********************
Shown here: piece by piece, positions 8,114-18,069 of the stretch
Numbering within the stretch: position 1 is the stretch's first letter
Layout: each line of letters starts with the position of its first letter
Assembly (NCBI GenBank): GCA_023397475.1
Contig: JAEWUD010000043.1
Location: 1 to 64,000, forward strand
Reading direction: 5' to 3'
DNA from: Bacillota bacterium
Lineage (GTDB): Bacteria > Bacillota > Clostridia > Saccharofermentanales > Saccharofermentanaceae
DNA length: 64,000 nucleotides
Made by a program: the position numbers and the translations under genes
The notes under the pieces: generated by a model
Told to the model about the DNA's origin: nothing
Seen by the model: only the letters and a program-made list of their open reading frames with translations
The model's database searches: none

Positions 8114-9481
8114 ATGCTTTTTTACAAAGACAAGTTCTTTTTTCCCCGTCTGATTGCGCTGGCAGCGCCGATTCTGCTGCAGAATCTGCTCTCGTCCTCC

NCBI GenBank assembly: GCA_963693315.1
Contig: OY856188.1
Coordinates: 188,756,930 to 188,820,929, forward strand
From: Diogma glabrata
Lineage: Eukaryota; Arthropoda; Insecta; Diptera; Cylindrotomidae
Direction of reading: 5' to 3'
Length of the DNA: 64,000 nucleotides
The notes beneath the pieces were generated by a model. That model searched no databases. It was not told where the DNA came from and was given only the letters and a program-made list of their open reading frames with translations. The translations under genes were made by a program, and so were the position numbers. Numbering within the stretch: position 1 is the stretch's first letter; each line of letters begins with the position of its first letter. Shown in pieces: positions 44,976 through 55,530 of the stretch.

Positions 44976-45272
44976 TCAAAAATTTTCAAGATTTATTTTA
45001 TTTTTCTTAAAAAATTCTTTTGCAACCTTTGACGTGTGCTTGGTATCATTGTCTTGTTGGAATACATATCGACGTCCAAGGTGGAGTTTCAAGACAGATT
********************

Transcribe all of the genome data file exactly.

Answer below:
Shown here: piece by piece, positions 8,114-18,069 of the stretch
Numbering within the stretch: position 1 is the stretch's first letter
Layout: each line of letters starts with the position of its first letter
Assembly (NCBI GenBank): GCA_023397475.1
Contig: JAEWUD010000043.1
Location: 1 to 64,000, forward strand
Reading direction: 5' to 3'
DNA from: Bacillota bacterium
Lineage (GTDB): Bacteria > Bacillota > Clostridia > Saccharofermentanales > Saccharofermentanaceae
DNA length: 64,000 nucleotides
Made by a program: the position numbers and the translations under genes
The notes under the pieces: generated by a model
Told to the model about the DNA's origin: nothing
Seen by the model: only the letters and a program-made list of their open reading frames with translations
The model's database searches: none

Positions 8114-9481
8114 ATGCTTTTTTACAAAGACAAGTTCTTTTTTCCCCGTCTGATTGCGCTGGCAGCGCCGATTCTGCTGCAGAATCTGCTCTCGTCCTCC

NCBI GenBank assembly: GCA_963693315.1
Contig: OY856188.1
Coordinates: 188,756,930 to 188,820,929, forward strand
From: Diogma glabrata
Lineage: Eukaryota; Arthropoda; Insecta; Diptera; Cylindrotomidae
Direction of reading: 5' to 3'
Length of the DNA: 64,000 nucleotides
The notes beneath the pieces were generated by a model. That model searched no databases. It was not told where the DNA came from and was given only the letters and a program-made list of their open reading frames with translations. The translations under genes were made by a program, and so were the position numbers. Numbering within the stretch: position 1 is the stretch's first letter; each line of letters begins with the position of its first letter. Shown in pieces: positions 44,976 through 55,530 of the stretch.

Positions 44976-45272
44976 TCAAAAATTTTCAAGATTTATTTTA
45001 TTTTTCTTAAAAAATTCTTTTGCAACCTTTGACGTGTGCTTGGTATCATTGTCTTGTTGGAATACATATCGACGTCCAAGGTGGAGTTTCAAGACAGATT